Whenever I Asked What We Can Do, Everyone was Silent

What myths did this recent Artsakh War destroy for you as a writer?

I have to confess that until this war (even if to a small extent) I was very comfortable within an ethnopistic vision; I thought that our “undefeated” army would have the spirit and preparedness necessary to ensure the favorable outcome of any war. Naturally, as a past (and future) ethnopist, I had not considered the real scale of imbalance between the military resources of both sides, and the first myth that had shattered once and for all on September 28 itself was that one could secure victory through belief in invincibility or strength of spirit alone. Then, the next myth destroyed was that one should not write or speak about the army, or should act with extreme delicateness and responsibility when doing so. This is like putting on clean clothes when your body is dirty. It is a major deceit which we paid for, and rightly so. The third myth was about collective memory or collective wisdom. Interestingly, for more than twenty years, we have been fed these myths and in just a few hours we discovered that this was not the truth, that history can repeat itself in exactly the same way one hundred years later, and you understand that there is no such thing as the past or the present. There is only you, the ruler of all times (Seneca). And so, frivolousness and naivete (the world will come to our aid, because we are the good guys), not to mention outright foolishness (the world owes us for the Genocide and we were the first state to accept Christianity, and Narekatsi was one of our own), cast their roots deep. They are not easy to exterminate.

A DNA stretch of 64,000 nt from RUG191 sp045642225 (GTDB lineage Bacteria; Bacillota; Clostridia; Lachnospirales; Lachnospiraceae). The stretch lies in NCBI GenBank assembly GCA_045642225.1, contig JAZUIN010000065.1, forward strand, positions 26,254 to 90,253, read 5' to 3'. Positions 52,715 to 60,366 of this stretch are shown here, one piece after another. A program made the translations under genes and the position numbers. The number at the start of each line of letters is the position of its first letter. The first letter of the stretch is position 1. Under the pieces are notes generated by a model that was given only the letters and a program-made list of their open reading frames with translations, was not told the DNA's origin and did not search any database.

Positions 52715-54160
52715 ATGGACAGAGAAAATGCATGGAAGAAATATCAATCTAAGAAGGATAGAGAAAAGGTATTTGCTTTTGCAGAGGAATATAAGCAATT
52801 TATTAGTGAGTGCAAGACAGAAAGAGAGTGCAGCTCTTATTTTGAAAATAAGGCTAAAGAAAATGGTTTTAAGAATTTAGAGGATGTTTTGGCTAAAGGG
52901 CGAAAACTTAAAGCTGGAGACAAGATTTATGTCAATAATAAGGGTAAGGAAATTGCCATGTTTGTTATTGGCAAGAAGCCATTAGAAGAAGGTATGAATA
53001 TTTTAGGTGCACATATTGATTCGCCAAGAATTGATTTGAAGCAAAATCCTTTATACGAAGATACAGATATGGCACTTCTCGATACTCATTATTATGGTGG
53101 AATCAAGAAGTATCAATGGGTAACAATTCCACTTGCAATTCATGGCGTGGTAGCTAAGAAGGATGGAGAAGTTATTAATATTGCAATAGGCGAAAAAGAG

What thoughts were born as a result of the Second Artsakh War and the defeat we suffered?

Naturally, the first thing is the gravity of the situation. During the COVID pandemic, it became an everyday habit to check our phone screens to see how many people had died on that day, but this reached levels of absurdity during the war. It is difficult to acknowledge that you have woken up to another day and you’re still alive, while others that were much younger than you would not be waking up that morning. Tens of them, hundreds. Whenever I asked what we can do, everyone was silent. In any case, the only way to overcome death is to live (and to become a better person). Separate from everyone’s sense of “unity”, isolated from the crowd. Since November, I have been constantly thinking about one of my friends who never returned. I talk to him in my mind and the greater the number of topics we discuss and the more open the conversation becomes, the more I am disgusted by what I see. But there were many others like Areg, they were all supposed to come back. But the stage was occupied by liars. I am now convinced of the need to isolate myself and to trust only a small group of people. There are other things on my mind as well, but this is not the time to discuss them.

As a writer and an intellectual, how do you see your own mission when it comes to fostering reconciliation between these peoples and the establishment of good relations with neighbors?

Through a battle against populism and ethnopism (but the first thing to explain is, of course, that good relations with neighbors does not mean that you throw yourself at their feet).